Research Briefs, Science & Technology

A new immunocellular therapy at our doorstep

According to the Canadian Cancer Society, nearly 7,000 Canadians will be diagnosed with leukemia this year with a mortality rate of nearly 50 per cent. Similarly, over 10,000 will be diagnosed with non-Hodgkin’s lymphoma—a specific type of cancer that causes lymphocyte cells to develop abnormally. Many research institutions across the globe have undertaken the challenge of developing a treatment for these cancers, and some have succeeded in creating a quality care program for patients.

This past July, the McGill University Health Centre (MUHC) was named one of the leading providers of immune effector cell (IEC) therapy, a revolutionary new treatment for more advanced cases of leukemia and lymphoma. Specifically, the MUHC now offers a new immunocellular therapy for adult patients diagnosed with a form of blood cancer resistant to standard treatments. Referred to as CAR-T therapy, it has been proven to prevent relapses for 60 per cent of patients in studies conducted on children over a five-year period.

Other forms of cancer treatment, such as surgery, radiation therapy, and chemotherapy, have been standard approaches to care for years, yet are not always successful with various or new forms of aggressive cancers. 

CAR-T therapy is a form of immunocellular therapy that involves extracting T cells, a type of white blood cell, from the patient’s blood. Following this, the T cells are taken to a lab to be reprogrammed to attack cancer cells by introducing the T cells to a gene that codes for the chimeric antigen receptor, which binds to the surface of a target cancer cell and destroys it. From there, the CAR-T cells can be given to the patient via infusion.

Due to its ability to target cancer cells directly, CAR-T therapy is considered a promising treatment for leukemias and lymphomas that were previously thought to be incurable. The opening of the MUHC CAR-T program to the general public, and its designation as one of the centres in Quebec that provides this cutting-edge therapy, extends the frontiers of cancer research and therapy accessibility in Canada.

“CAR-T treatments are leading-edge therapies that offer a chance of cure for certain patients with lymphoma who have failed conventional therapies, often including high doses of chemotherapy followed by autologous stem cell transplants,” said Dr. Michael Sebag, director of the IEC Therapy Program of the MUHC, in an email to The McGill Tribune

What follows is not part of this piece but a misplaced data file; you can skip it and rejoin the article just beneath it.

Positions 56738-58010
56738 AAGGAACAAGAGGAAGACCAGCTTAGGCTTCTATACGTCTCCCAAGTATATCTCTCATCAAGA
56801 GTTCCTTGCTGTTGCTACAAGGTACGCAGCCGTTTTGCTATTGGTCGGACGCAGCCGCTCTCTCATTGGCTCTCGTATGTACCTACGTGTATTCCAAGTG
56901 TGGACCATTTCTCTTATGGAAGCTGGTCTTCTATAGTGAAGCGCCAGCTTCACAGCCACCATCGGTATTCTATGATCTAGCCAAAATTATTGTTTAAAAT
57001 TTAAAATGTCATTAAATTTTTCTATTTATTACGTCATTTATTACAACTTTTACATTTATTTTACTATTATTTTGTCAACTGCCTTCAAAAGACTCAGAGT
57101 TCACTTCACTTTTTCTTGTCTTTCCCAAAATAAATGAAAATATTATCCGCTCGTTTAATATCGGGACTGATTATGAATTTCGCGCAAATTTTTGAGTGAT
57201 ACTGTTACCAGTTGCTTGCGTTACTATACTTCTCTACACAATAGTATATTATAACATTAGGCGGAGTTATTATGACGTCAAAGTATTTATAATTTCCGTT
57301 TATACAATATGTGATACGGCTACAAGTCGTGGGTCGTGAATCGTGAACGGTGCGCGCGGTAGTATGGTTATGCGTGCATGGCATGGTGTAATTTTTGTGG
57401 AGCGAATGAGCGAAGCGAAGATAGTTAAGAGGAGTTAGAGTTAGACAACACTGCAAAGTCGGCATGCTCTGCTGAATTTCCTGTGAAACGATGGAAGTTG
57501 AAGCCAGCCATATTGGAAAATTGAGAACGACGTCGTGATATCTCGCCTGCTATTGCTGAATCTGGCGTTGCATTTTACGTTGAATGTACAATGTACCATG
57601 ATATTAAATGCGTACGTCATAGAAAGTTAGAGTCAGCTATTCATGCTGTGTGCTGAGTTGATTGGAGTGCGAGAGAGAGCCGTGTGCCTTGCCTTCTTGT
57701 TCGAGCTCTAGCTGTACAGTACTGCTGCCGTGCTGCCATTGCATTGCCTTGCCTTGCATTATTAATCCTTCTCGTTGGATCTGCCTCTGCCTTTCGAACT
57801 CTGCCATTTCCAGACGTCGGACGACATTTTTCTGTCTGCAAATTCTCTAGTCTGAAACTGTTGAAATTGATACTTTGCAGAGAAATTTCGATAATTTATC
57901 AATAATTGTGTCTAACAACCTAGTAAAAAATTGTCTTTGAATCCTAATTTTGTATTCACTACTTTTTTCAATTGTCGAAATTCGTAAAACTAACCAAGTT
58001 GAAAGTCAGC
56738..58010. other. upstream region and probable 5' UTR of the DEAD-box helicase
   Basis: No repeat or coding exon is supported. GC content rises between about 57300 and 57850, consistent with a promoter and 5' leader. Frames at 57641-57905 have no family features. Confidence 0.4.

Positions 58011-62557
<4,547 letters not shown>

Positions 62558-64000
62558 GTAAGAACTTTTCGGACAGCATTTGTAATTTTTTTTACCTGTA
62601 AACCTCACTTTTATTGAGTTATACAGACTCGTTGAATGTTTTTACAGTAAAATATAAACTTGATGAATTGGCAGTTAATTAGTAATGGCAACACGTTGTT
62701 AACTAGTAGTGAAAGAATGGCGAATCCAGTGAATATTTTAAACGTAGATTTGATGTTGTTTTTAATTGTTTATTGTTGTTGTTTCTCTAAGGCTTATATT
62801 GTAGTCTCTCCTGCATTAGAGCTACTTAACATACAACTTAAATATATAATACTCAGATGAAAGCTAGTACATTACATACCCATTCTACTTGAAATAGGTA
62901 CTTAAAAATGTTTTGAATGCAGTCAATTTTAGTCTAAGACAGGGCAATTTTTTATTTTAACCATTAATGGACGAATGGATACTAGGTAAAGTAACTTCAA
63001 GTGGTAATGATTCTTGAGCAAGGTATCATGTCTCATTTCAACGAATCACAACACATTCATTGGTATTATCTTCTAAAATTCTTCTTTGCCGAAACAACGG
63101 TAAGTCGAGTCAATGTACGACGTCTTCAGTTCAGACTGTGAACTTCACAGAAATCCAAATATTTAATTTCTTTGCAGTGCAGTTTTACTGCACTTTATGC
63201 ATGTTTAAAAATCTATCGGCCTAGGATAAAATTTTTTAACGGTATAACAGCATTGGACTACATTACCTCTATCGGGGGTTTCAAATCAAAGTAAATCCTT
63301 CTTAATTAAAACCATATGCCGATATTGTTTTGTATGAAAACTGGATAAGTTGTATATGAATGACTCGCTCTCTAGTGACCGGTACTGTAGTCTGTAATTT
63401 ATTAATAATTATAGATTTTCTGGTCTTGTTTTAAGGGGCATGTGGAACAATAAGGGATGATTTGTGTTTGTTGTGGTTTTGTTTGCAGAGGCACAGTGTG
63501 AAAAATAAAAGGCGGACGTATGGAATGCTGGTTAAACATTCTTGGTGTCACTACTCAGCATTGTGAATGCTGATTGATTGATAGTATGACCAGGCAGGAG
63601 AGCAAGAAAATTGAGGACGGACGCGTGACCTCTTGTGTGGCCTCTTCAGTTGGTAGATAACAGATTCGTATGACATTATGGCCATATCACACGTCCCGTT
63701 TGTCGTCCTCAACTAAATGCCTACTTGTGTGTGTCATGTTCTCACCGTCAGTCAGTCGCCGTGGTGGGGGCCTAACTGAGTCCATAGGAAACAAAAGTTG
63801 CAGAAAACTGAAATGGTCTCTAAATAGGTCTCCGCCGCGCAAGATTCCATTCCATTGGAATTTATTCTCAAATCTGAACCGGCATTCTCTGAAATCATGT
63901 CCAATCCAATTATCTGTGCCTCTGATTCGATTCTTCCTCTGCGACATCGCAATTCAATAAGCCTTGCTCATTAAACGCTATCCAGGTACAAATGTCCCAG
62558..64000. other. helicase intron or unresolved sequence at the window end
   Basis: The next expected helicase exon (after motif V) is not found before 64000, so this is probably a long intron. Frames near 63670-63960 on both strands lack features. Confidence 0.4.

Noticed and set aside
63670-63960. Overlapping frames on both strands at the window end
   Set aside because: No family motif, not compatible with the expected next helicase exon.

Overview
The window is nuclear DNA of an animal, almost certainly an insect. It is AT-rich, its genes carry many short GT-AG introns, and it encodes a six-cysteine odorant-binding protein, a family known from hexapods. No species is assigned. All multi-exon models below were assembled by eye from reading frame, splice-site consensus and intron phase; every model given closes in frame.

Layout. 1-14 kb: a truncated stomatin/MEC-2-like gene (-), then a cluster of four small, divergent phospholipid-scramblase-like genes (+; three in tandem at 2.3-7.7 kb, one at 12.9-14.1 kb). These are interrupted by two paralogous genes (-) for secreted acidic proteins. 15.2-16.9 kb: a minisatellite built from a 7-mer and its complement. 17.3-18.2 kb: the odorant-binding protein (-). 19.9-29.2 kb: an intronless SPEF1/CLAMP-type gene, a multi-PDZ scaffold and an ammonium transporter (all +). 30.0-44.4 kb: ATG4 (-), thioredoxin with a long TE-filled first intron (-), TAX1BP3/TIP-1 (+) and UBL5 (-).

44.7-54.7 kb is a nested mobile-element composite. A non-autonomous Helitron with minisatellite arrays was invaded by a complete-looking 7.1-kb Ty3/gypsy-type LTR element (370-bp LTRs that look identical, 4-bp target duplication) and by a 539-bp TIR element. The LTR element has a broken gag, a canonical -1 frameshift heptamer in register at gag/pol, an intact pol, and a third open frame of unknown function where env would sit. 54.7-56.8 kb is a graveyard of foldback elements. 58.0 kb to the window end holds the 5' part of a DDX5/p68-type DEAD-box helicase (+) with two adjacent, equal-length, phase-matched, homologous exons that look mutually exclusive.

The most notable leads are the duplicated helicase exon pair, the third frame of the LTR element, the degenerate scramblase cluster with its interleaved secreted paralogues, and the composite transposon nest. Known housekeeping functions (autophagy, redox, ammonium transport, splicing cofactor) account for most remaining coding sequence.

Similar to all forms of cancer treatment, CAR-T immunotherapy has several serious side effects. As an intense form of immunotherapy in which the T cells become biochemically altered, the introduction of the gene to the T cells can result in a mass eradication of B cells which produce the antibodies needed to fight off viruses. 

Therefore, patients on CAR-T can become susceptible to other infections. Some reactions to CAR-T therapy may be more severe than others, the worst and most frequent being cytokine release syndrome. This is caused by the fast release of cytokines, small proteins that regulate the immune system, into the blood from the tampered T cells. This causes respiratory problems, nausea, and fever, among other symptoms.

Despite its high success rate, CAR-T cell therapy can be hard to access. The treatment process is expensive and in Canada, it is only offered to those who meet strict needs-based criteria. In Quebec, the government has dedicated $35 million a year to fund this form of therapy, which is expected to help 60 adults and 10 children each year. In Canada, the total cost of CAR-T therapy nears half a million dollars per patient, rendering the therapy less accessible—a major point of criticism.

Despite its drawbacks, CAR-T cell therapy has been nothing short of revolutionary in the field of cancer research. It opens up a new chapter for the longed-for progression of cancer treatment and the advancement of the McGill Cancer Care mission, providing hope and inspiration for both medical professionals and patients around the world. 

“The MUHC University Health Centre is committed to bringing cutting edge therapies [to] our cancer patients,” said Sebag. “We are thrilled to have assembled a talented and dedicated team to deliver these.”

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